Larry Dunham: 04:04 Biggest reason is because Saint Francis was so in love with Jesus Christ and he wanted to imitate him in every possible way. He therefore saw walking in the footsteps of Jesus as one of his goals. It was a, it was to be a life’s journey for him. That was his goal. He wanted to walk in the footsteps of Jesus. So he was tireless in his desire to come to the Holy Land and be in, walk in that land and sit in that land and just become a part of it. He therefore also wanted his brothers to minister and to be in the Holy Land. And to that extent in the year 1217, Saint Francis founded the first provinces. And a province is like a state here in the United States, all of the country, the United States is broken up into states for governance purposes. So the entire order had gotten so large by 1217 that Francis was in need of breaking the one order into a number of provinces so they could be better governed and they could be more ministered to by their ministers. And the province of the Holy Land was one of the ten first provinces that Francis founded, 1217. So he sends his friars, in 1217, off to the Holy Land. So we’ve been there now 800, over 800 years, which is quite a legacy. The friars stayed, you know, many times we were thrown out – wars, Crusades, difficulties with sometimes the Islamic rulers – but by the year 1342, Pope Clement VI looks at the Holy Land and he sees by golly the friars are still there through thick and thin. And there’d been some pretty tough and violent to years. And so in 1342, because the Franciscans were still there, he made it official. He gave all of the sacred shrines of the Holy Land to the Franciscans in 1342, made it official.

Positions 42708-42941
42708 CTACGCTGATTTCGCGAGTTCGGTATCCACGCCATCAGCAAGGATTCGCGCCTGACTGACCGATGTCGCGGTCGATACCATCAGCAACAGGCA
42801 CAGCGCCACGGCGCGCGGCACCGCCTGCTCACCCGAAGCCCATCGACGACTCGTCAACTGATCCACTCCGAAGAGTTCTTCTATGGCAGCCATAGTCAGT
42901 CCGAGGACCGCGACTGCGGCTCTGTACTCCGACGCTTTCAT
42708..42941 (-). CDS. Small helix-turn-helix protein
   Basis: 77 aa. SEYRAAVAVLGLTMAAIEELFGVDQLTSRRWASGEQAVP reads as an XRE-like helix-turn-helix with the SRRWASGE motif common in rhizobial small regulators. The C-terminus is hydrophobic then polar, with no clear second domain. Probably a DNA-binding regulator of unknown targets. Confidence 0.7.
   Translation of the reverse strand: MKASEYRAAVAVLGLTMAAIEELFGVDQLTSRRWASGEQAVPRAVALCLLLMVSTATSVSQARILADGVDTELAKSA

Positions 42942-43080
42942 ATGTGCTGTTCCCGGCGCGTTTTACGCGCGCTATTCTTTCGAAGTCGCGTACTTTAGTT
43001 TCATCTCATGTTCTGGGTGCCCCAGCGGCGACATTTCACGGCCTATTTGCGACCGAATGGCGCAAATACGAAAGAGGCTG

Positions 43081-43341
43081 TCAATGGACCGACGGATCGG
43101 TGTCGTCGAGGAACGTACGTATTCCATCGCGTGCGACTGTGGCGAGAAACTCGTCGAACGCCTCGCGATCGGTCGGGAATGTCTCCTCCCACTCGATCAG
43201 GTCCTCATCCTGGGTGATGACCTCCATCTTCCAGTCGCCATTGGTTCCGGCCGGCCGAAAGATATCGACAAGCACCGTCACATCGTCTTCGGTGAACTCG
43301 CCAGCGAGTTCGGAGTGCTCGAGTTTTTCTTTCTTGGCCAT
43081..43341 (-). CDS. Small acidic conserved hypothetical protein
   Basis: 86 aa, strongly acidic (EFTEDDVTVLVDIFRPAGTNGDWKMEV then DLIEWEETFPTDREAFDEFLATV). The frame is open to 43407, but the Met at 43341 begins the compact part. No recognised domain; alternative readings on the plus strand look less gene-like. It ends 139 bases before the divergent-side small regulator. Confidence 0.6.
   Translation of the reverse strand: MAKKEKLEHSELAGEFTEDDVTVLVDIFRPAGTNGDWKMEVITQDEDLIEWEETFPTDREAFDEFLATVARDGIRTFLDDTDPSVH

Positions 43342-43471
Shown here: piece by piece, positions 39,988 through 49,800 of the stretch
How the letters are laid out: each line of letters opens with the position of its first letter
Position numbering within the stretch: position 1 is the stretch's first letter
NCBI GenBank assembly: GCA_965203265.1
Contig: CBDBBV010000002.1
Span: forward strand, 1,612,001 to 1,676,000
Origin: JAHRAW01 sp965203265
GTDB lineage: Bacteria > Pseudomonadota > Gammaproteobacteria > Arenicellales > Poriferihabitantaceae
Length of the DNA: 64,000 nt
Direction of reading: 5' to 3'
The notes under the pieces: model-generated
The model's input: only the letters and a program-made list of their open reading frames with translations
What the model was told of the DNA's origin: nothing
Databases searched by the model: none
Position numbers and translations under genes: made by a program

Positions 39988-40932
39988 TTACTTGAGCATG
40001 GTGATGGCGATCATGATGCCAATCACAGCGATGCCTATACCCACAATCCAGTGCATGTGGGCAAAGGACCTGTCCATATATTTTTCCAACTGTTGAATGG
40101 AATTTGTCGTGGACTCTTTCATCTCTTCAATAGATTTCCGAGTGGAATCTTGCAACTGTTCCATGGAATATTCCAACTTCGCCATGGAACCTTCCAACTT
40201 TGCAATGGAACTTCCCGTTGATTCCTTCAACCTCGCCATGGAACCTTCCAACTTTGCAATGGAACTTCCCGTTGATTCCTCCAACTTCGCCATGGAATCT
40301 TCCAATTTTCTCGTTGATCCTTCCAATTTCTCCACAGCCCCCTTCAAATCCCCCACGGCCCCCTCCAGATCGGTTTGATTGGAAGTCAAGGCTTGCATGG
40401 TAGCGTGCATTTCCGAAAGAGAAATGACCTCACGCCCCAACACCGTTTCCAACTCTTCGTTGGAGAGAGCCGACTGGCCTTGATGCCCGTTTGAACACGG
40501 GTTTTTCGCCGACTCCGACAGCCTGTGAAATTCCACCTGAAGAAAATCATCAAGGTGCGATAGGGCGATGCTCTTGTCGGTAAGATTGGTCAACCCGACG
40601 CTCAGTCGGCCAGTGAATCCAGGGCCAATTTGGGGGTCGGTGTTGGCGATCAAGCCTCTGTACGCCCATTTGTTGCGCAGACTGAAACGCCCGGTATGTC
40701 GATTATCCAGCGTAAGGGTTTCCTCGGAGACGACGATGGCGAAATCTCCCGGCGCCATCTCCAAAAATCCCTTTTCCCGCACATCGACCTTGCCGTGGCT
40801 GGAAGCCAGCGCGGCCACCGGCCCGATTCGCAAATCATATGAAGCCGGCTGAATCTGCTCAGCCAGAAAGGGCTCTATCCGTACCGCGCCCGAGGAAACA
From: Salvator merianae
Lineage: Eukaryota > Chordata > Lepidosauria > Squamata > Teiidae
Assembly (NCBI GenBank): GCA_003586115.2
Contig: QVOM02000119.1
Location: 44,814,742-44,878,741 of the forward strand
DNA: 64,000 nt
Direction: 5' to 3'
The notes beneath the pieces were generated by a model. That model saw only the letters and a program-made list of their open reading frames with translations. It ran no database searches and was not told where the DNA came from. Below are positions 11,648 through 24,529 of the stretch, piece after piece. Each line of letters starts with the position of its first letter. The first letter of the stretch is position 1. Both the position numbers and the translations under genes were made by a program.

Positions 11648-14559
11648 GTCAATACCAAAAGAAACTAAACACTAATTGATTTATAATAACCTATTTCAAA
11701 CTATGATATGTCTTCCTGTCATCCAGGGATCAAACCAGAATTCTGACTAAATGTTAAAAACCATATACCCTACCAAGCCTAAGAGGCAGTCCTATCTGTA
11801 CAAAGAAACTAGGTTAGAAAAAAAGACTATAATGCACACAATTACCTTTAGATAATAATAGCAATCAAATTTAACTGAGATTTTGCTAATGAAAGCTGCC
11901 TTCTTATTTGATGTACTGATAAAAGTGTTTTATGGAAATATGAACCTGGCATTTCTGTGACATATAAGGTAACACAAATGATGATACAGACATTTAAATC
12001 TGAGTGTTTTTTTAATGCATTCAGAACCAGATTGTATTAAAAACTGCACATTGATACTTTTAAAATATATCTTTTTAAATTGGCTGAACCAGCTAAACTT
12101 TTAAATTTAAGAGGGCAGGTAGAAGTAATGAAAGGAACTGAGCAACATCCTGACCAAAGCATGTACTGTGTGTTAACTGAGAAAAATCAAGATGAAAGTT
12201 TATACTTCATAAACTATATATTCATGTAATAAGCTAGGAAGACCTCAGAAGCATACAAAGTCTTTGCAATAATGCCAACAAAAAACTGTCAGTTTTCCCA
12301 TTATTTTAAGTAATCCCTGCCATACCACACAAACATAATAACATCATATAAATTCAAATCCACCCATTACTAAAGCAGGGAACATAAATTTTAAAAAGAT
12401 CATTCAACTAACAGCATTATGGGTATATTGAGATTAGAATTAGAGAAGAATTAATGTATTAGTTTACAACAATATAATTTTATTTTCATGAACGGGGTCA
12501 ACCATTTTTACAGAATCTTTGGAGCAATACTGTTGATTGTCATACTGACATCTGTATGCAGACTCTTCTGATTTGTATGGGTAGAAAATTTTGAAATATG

Chris Dwyer: 06:14 Well, when you say make it official, it’s really making it official that they are the custodians. They’re the ones who have to look after these and make sure that they’re well maintained and preserved for all of future Christians who will come and visit these sites.
Larry Dunham: 06:28 Well said.
Chris Dwyer: 06:28 It’s not ownership, but it’s, it’s actually a responsibility that was bestowed upon these friars correct.
Larry Dunham: 06:34 In the name of the church. So the friars, operate in the name of the church, never for themselves, but they take care of these places for the church. And that especially includes the credible number of millions of pilgrims that come there and includes in a special way the Arab Christians who are there, some of the very original Christians who heard the gospel for the very first time at the Pentecost event. So, it is a sacred responsibility that has been handed to them and that the friars take very seriously.
Chris Dwyer: 07:07 But their work even to extends well beyond that today because they are actually taking care of folks both through education, housing, even refugee services. So can you explain a little bit about the work that they’re doing with, with some of those ventures over there in the Holy Land?